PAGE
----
Why Women Belong in Coast Guard Crews


(Boston Herald)

The U.S. Coast Guard Academy Class of 2019 reports to campus on R-Day, June 29, 2015, photo by PO2 Cory J. Mendenhall/U.S. Coast Guard

The U.S. Coast Guard Academy Class of 2019 reports to campus on R-Day, June 29, 2015

Photo by PO2 Cory J. Mendenhall/U.S. Coast Guard

by Robert C. Parker

April 18, 2019

As a graduate of the last all-male Coast Guard Academy class and the son of a service mom who opposed women in the military, I might seem to be a ripe pick to be a social dinosaur, eager to resist efforts to bring on and keep more women in the service that safeguards U.S. interests on the seas.

Far from it. I've commanded or served as executive officer on vessels with all-male and mixed-gender crews. It isn't easy and can be complex to have forces inclusive of women and members of underrepresented groups.

That said, I'd take mixed-gender crews going away, because I've seen for decades from the front lines, as well as from leadership posts, what dedicated and capable Coast Guard women do.

I've seen them operating on the frigid Bering Sea in winter, with hurricane-force winds gusting and 40-foot waves crashing around them, laboring side-by-side with male colleagues in multiple ocean rescues. I've watched the female lead of a Coast Guard boarding party back down a 6-foot-7, 400-pound, surly, mouthy suspect and cuff him to a boat rail after he thought he could intimidate her from her maritime law enforcement role. I've been proud to help prepare and support the Coast Guard women who have excelled at shipboard operations and support in a combat zone in Southwest Asia, in intelligence, cybersecurity, and other intense and complex assignments around the globe.

In my experience, with both sexes throughout the ranks, much-needed candor, directness, and order abound in ways they might not when units are packed only with good but rambunctious young men. The Coast Guard benefits from the heightened respect that I've seen colleagues show each other in mixed-gender units, giving personnel greater opportunity to focus and excel at their tasks at hand.

Obstacles persist to gender equity and equality in the Coast Guard. Traditions, born of centuries of warfare by men, die hard. Keeping in mind the basic military idea that newcomers start equal but at the bottom, working their way up over a career with excellence and accomplishment, perhaps now is the time to revisit the fundamentals of how we select, train, and retain our Coast Guard members, as highlighted by the challenges of women in the service.

The Coast Guard benefits from the heightened respect that colleagues show each other in mixed-gender units, giving personnel greater opportunity to focus and excel.

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Coast Guard leadership had the courage to enlist RAND researchers to tackle the challenge of retaining women in the service. They found that women had issues with their fair treatment and prospects for advancement, worrying as well about sexual harassment and sexual assault while serving in the Coast Guard. Full disclosure: I reviewed the study, but did not participate in the research.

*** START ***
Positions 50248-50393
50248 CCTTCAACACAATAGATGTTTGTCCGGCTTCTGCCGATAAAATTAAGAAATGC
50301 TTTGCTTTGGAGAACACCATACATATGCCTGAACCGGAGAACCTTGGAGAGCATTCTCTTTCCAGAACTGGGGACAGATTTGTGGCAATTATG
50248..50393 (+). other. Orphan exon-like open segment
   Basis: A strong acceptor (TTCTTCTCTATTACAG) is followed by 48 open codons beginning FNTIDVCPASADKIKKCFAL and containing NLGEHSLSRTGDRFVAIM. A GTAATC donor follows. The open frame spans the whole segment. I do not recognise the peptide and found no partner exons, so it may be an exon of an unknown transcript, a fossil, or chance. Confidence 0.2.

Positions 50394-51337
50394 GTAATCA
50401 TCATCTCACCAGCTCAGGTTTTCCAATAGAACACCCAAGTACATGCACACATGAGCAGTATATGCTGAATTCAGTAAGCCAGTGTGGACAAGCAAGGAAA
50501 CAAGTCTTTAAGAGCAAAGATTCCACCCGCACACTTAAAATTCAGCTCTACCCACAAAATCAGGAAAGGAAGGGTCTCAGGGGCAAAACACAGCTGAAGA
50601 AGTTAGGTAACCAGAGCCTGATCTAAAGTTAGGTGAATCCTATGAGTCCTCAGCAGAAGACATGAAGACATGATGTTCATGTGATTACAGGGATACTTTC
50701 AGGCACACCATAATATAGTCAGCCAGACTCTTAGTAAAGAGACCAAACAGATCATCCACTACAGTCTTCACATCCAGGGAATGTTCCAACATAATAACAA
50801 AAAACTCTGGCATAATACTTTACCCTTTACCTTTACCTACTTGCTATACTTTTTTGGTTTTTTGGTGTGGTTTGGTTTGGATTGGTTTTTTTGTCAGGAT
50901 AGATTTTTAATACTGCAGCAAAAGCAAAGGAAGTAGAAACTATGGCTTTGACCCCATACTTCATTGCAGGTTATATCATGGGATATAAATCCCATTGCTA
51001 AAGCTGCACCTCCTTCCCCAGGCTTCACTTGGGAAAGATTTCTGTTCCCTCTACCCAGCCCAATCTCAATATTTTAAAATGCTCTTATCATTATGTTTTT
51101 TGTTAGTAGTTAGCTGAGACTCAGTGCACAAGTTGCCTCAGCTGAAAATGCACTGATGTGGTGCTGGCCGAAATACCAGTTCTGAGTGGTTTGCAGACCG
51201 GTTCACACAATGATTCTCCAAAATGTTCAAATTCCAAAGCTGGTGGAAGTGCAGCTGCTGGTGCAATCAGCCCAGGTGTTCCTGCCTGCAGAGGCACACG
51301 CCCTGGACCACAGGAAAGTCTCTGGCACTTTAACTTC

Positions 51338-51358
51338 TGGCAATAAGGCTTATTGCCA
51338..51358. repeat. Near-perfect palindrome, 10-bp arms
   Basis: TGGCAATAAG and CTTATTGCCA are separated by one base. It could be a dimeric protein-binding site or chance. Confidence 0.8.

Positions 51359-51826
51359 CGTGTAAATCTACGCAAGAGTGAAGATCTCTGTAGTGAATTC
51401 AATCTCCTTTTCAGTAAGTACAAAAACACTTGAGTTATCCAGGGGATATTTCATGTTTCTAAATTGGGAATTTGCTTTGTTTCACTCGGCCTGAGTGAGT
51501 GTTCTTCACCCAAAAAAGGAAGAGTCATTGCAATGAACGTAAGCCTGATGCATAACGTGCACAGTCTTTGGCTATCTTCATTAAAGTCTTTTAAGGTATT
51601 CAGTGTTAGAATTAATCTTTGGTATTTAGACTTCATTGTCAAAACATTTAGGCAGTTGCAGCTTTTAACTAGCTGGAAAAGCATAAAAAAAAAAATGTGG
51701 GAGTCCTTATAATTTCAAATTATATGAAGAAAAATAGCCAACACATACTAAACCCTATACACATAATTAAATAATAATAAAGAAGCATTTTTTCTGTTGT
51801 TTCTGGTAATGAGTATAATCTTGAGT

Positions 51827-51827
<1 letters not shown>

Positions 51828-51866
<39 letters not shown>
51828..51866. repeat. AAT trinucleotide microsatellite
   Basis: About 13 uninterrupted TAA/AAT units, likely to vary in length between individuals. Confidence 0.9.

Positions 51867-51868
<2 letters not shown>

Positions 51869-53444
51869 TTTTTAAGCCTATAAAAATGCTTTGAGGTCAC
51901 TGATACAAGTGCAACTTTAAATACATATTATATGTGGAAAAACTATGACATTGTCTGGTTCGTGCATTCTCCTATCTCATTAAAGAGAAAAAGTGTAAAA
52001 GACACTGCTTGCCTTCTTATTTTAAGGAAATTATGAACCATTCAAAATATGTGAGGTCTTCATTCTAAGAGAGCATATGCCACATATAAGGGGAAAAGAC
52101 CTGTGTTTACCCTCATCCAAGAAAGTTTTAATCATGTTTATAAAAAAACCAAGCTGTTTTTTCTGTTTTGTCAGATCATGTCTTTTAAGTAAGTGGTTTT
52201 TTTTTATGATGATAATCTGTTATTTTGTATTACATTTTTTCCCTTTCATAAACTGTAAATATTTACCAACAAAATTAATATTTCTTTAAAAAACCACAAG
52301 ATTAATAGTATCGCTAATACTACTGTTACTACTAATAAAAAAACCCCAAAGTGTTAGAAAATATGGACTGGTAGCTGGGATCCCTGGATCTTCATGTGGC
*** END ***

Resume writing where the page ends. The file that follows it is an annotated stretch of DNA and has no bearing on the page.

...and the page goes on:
When the Coast Guard zeroes in on evidence-based and appropriate accommodations for women (including berthing aboard ships, operational equipment and uniforms) and their physical capacities, as well as with child-bearing, child-rearing, and family life, it will benefit everyone in uniform. We're not giving special breaks to select groups in examining human capacities, we're finding how individuals can excel and bring new and needed skills to our missions. Rising generations are emphatic about the importance of work-life balance, and it benefits the services when military personnel enjoy rewarding home lives with minimal domestic worries.

The Coast Guard may be in measurable terms slightly ahead of its military peers and advanced in its inclusionary efforts when compared to many corporations with similar workforce dynamics. Still, this service is determined to stay at the fore and be pushed forward even more by its capable leaders and broader societal changes to reconcile the tough demands of active duty with the real and specific needs of individuals in unique groups with demonstrated talents.

I'm a retired vice admiral now. It was my privilege for decades, at sea and on shore, to tell those I led that I insisted simply that they give themselves 100 percent to their duties with honor, ensure leaders were aware when they were not 100 percent so they could reconcile that or alter expectations, and then go home with pride and give 100 percent to their loved ones.

The Coast Guard can and should reasonably ask for unwavering commitment from its people, if it returns it—to them all. The U.S. military, history teaches, played a model role in advancing civil rights and striking down racial discrimination. We need to step up to that tradition anew, bringing in, keeping, and raising up all the able and dedicated women and men in the Coast Guard, because it's the good and right thing to do.

Retired USCG Vice Adm. Robert C. Parker is an adjunct international and defense researcher at the the nonprofit and nonpartisan RAND Corporation. He was commander of the Coast Guard Atlantic Area from April 2010 to May 2014, with operations responsibility from the Rocky Mountains to the Arabian Gulf. He commanded three Coast Guard cutters in the Pacific, Gulf of Alaska, Bering Sea, North Atlantic and Caribbean and Gulf of Mexico.

This commentary originally appeared on Boston Herald on April 17, 2019. Commentary gives RAND researchers a platform to convey insights based on their professional expertise and often on their peer-reviewed research and analysis.